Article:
Keirsey Signature Workshop Case Study
The Leadership Factor: Creating a Strategy to Recruit, Select and Retain the Right People For Success
A faith-based organization that recruits individuals to serve as humanitarian aid workers
in third world countries asked Keirsey's Consulting Division, Synergy Leaders LLC, to
examine their recruiting strategy. Although the organization was extremely successful
in attracting and engaging people that were highly dedicated and motivated to serve, many
of their recruits were facing difficulties once placed in the field, and they were
experiencing much higher than expected burn-out and lower than expected retention rates
with their recruits.
As a preliminary step in diagnosing the cause of the problems they were facing, a cross section
of the organization's aid workers took the Keirsey Temperament Sorter-II. This included
members that had been successful in multiple placements, as well as members that had
experienced early burn-out.
Surfacing the Problems
The organization had come to the realization that the people who are most naturally drawn
to Humanitarian Aid as a calling are not necessarily the best fit for the types of situations
into which they were being placed in the third world. Working with Synergy Leaders, they
wanted to understand the profile of aid workers who succeeded in the field, versus the profiles
of those that left early. They wanted to develop a plan for working more effectively with
those that were more likely to burn-out, but more importantly, devise a strategy for
attracting more recruits that were likely to succeed and thrive in their field placements.
What We Discovered
Upon analyzing the Keirsey Temperament results of the cross-section of the organization, we
found that the majority of people drawn to serve by the organization's recruiting efforts
were Idealists (52%) and Guardians (26%). Both Idealists and Guardians are cooperative in
their actions, following rules and customs. Idealists derive their self-image
through benevolence, and Guardians derive theirs through being of service - making each of
these temperaments naturally drawn to the humanitarian message the organization was using in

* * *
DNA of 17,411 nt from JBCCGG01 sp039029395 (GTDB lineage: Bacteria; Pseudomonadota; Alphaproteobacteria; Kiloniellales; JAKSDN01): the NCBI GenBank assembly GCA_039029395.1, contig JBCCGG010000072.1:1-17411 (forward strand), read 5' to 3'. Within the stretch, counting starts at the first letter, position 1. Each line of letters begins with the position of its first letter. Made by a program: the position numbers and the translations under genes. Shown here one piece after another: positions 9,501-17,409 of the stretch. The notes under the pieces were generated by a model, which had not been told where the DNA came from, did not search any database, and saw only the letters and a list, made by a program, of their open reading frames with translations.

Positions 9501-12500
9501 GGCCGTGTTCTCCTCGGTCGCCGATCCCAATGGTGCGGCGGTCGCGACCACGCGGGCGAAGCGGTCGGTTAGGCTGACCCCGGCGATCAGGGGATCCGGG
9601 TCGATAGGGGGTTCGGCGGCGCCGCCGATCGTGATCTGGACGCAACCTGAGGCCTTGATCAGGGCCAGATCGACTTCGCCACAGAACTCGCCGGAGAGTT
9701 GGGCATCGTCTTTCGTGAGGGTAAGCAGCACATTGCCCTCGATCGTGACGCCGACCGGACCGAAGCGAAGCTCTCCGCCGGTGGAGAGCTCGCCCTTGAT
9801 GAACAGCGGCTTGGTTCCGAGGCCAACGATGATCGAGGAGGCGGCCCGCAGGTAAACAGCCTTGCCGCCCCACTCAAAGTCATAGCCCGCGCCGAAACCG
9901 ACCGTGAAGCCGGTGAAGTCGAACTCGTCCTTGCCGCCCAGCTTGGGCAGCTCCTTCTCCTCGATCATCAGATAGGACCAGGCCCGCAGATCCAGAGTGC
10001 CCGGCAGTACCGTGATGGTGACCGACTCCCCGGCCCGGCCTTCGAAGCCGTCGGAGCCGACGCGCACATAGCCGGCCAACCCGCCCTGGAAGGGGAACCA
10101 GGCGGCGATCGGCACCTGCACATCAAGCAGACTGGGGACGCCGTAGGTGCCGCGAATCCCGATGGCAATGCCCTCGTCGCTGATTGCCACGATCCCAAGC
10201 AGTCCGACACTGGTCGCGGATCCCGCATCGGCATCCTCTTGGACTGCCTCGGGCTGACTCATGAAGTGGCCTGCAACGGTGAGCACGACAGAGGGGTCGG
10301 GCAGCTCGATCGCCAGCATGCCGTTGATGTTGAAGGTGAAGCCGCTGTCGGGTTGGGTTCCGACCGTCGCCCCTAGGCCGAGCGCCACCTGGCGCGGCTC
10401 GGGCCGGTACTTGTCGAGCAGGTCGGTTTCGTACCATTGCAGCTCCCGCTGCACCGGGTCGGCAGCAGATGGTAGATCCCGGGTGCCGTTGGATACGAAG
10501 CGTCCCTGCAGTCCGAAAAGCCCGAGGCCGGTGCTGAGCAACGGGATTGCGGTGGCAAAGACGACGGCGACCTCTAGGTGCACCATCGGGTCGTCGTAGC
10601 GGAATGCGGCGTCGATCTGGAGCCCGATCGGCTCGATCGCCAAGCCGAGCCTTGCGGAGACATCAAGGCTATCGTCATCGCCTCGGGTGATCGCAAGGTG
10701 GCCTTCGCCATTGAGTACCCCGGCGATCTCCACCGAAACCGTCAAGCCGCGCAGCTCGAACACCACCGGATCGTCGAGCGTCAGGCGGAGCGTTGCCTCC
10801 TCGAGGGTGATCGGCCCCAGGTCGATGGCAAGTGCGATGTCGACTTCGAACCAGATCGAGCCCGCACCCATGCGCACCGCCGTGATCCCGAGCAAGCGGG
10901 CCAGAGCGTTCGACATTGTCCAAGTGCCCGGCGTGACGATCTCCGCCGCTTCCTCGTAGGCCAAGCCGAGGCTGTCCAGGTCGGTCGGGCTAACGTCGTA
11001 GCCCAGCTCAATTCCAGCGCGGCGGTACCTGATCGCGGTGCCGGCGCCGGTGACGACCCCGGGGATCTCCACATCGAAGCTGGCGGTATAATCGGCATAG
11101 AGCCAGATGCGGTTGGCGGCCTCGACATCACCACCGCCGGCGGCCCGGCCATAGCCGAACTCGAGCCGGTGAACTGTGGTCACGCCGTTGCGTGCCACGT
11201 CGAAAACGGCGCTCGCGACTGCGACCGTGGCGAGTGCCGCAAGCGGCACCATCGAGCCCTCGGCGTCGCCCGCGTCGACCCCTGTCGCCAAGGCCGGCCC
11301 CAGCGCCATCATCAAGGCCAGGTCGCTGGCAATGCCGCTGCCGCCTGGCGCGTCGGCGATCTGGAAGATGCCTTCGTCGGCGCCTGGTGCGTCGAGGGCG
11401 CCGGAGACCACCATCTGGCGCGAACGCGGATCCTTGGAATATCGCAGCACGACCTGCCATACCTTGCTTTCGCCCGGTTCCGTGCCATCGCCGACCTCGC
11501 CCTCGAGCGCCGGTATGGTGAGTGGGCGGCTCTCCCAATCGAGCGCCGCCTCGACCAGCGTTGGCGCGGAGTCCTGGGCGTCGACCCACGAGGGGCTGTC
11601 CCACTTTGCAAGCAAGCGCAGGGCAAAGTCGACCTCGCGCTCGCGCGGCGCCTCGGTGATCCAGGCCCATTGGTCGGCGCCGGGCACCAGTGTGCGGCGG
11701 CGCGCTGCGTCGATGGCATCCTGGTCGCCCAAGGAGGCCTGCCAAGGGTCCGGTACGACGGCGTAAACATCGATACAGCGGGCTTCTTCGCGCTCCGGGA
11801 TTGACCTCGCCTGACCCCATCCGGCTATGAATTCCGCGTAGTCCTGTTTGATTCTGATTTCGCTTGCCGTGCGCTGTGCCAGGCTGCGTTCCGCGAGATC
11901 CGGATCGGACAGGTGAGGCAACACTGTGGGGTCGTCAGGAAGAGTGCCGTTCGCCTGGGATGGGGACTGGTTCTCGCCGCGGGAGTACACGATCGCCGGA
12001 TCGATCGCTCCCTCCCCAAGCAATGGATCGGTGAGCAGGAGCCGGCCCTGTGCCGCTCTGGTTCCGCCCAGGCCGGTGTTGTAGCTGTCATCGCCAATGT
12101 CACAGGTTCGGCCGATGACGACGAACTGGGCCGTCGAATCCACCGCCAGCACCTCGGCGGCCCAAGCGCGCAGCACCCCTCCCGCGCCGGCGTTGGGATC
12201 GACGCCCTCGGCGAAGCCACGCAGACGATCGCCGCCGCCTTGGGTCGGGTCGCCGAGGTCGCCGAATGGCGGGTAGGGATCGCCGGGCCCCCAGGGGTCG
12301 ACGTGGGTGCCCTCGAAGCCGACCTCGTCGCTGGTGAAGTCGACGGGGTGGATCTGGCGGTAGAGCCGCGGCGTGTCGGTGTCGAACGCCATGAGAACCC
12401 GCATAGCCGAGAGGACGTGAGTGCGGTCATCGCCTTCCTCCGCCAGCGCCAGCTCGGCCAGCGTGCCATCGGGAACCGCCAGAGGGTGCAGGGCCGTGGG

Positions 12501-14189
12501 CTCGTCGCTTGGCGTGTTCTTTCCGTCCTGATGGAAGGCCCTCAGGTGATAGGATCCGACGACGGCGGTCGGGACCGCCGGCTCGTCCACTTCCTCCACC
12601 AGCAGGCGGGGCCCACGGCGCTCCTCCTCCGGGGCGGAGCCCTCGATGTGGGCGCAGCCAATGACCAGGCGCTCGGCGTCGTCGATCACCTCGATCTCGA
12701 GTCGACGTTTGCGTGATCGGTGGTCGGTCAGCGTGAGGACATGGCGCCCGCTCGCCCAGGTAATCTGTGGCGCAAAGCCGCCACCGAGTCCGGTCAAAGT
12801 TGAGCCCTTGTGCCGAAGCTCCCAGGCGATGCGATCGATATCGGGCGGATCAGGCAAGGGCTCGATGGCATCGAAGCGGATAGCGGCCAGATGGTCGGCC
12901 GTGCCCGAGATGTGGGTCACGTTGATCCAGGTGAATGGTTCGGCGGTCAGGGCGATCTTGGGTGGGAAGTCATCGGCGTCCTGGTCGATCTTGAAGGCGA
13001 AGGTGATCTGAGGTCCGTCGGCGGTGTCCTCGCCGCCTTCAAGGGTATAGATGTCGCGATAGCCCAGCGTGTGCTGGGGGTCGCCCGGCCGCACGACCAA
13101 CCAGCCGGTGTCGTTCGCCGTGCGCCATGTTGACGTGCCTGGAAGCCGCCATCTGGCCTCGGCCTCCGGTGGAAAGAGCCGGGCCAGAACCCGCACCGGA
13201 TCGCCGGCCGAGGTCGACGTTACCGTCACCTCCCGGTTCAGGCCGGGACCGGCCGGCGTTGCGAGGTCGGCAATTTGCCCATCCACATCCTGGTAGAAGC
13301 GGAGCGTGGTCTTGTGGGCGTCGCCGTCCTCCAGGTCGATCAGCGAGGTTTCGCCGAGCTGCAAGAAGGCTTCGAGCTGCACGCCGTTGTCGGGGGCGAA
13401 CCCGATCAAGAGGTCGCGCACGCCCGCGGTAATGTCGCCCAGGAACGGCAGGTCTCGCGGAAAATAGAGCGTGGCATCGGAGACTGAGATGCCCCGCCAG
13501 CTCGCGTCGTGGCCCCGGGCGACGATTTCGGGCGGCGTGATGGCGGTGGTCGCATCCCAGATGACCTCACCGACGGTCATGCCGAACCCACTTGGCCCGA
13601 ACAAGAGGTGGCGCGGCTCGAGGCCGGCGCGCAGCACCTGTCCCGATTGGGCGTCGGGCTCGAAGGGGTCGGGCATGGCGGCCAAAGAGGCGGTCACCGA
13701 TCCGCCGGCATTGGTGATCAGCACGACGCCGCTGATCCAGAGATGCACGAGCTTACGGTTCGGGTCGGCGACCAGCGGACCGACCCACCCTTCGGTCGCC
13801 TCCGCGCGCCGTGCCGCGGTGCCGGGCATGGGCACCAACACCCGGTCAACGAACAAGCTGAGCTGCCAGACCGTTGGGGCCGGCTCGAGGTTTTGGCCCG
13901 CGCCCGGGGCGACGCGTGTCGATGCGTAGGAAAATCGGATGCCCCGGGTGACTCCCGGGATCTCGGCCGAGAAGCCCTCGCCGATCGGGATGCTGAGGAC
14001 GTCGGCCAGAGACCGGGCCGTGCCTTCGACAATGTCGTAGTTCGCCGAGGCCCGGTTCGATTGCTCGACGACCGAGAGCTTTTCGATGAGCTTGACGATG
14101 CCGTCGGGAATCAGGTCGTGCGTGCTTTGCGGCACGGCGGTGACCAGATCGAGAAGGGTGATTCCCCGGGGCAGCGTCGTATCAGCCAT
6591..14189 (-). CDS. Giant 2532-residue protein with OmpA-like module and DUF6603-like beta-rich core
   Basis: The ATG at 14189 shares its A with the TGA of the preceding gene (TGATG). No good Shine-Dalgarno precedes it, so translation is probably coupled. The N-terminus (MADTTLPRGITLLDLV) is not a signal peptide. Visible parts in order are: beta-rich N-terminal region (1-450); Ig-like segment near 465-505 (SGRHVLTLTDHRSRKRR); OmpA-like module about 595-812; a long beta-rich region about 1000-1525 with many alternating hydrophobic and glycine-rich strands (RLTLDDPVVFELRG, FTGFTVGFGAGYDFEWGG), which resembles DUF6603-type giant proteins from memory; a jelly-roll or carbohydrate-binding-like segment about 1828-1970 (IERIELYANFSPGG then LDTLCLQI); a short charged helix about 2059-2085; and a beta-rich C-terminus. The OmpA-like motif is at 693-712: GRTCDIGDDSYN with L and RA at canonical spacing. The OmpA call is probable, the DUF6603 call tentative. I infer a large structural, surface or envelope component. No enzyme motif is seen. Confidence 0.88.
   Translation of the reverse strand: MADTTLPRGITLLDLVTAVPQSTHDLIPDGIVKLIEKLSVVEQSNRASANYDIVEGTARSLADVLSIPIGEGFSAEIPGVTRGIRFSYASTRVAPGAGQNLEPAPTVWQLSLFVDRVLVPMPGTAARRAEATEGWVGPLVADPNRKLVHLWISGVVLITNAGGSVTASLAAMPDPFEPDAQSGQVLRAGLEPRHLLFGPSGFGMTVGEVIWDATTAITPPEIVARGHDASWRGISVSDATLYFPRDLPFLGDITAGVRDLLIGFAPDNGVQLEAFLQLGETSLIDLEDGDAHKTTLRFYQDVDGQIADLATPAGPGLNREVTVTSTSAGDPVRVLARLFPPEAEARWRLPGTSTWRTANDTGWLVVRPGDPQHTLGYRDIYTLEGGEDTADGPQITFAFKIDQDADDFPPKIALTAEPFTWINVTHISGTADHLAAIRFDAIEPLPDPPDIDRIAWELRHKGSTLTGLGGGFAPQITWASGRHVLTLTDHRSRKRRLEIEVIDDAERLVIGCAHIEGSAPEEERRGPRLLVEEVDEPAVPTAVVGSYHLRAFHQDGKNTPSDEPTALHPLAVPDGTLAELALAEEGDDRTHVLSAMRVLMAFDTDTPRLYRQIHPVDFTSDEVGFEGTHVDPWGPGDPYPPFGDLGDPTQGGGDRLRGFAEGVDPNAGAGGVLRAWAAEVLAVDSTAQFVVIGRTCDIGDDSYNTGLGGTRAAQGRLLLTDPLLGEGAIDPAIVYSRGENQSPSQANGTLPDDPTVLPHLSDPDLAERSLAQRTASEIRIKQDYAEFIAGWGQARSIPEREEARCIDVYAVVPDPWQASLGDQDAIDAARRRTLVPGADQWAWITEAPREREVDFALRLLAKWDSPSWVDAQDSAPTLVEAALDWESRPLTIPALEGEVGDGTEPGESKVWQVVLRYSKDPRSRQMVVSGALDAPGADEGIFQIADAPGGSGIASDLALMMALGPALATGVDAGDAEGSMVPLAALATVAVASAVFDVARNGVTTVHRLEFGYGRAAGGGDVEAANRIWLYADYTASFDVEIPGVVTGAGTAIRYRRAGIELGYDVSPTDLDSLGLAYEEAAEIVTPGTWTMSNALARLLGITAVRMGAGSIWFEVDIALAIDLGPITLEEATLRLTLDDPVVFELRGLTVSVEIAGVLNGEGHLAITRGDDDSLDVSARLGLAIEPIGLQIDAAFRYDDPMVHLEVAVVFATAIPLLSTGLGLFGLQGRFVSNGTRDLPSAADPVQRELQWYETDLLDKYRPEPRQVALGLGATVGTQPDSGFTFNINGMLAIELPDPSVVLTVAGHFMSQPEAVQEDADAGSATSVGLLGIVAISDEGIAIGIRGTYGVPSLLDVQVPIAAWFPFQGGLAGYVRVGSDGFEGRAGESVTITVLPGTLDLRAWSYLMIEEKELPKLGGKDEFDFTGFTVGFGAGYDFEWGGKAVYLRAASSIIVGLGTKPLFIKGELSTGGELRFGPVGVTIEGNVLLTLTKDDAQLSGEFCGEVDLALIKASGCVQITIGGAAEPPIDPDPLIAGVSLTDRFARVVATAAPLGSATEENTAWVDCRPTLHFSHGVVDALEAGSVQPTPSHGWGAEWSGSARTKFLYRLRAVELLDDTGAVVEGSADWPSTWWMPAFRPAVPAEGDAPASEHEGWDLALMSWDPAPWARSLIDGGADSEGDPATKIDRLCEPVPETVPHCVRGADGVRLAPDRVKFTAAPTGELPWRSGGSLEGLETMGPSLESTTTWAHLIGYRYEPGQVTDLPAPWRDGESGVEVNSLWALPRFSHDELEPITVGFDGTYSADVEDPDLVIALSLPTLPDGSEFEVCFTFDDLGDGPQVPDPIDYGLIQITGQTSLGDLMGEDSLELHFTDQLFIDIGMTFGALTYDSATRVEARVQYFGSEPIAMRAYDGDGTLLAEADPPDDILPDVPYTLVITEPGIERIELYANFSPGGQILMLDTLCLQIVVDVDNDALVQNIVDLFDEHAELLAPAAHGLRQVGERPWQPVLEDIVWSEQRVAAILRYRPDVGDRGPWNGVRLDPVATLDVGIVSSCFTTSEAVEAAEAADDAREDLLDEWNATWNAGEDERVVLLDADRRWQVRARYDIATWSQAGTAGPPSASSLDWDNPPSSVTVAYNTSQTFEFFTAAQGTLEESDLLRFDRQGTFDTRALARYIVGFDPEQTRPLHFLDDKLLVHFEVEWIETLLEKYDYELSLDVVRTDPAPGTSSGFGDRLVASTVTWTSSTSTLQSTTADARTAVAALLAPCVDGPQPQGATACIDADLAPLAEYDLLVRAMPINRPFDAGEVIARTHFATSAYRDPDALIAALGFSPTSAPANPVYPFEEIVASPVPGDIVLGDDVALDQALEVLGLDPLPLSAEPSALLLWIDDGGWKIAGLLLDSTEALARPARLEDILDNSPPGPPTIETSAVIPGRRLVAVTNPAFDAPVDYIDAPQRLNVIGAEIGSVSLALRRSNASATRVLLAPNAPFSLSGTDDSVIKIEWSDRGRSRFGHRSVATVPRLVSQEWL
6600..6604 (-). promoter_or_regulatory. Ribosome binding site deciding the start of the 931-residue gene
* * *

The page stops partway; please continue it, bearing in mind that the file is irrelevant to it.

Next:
their recruiting materials. However, in many cases, humanitarian aid in the third world calls
for people that are highly entrepreneurial and utilitarian in order to start things up from
ground zero. Artisans are the most effective temperament in this type of
environment, capitalizing on their tactical and improvisation skills to find solutions to
provide immediate outcomes when there is no infrastructure in place to facilitate their
mission. The organization was light on Artisans in its ranks, with only 16% of its recruits
of this temperament. Furthermore, those Artisans that did join were often turned off by
the cultural mismatch with an organization comprised of almost 80% Idealists and
Guardians. Artisans thrive on adventure and risk, and yearn to make a big impact. This
clashed strongly with the Guardians, who focus on process and following the rules, and
the Idealists, who focus on building relationships and getting along; Artisans tend to
be rule-breakers, unconventional in their quest to yield the highest results.
Synergy Leaders devised a two-pronged recruiting strategy for the organization. For
the entrepreneurial type roles, the strategy was geared toward attracting risk takers -
the Artisans, focusing on the action and adventure that recruits would experience in their
third world assignments. The second recruiting strategy shifted the recruiting of
more cooperative individuals for more established situations, where recruits would have
some infrastructure and protocol to support them, and they could focus on building
better processes and establishing strong relationships - areas in which Guardians and
By altering its recruiting strategy in both dimensions - changing it's targeting messages and
matching placement opportunities using the recruits' temperaments, the organization achieved
a win-win-win outcome.
Win #1: The new recruiting messaging immediately resulted in a greater number
of entrepreneurially inclined (Artisan) applicants. This allowed the organization to place
these applicants in the less structured third world situations that that had been driving
the retention problems.
Win#2: With the increased number of Artisans available for the unstructured "start-up"
placements, the organization was able to place their Idealist and Guardian recruits in later-stage
situations where they could better utilize their natural diplomatic and logistical skills.
Job satisfaction for these participants was greatly increased. Overall, the retention rate for
all positions increased dramatically.
Win #3: Not to be overlooked, the true winners in this study are the citizens of
the third-world localities that the organization is chartered to assist. They are receiving
better, and longer-term, assistance from aid workers that are better equipped for the roles they
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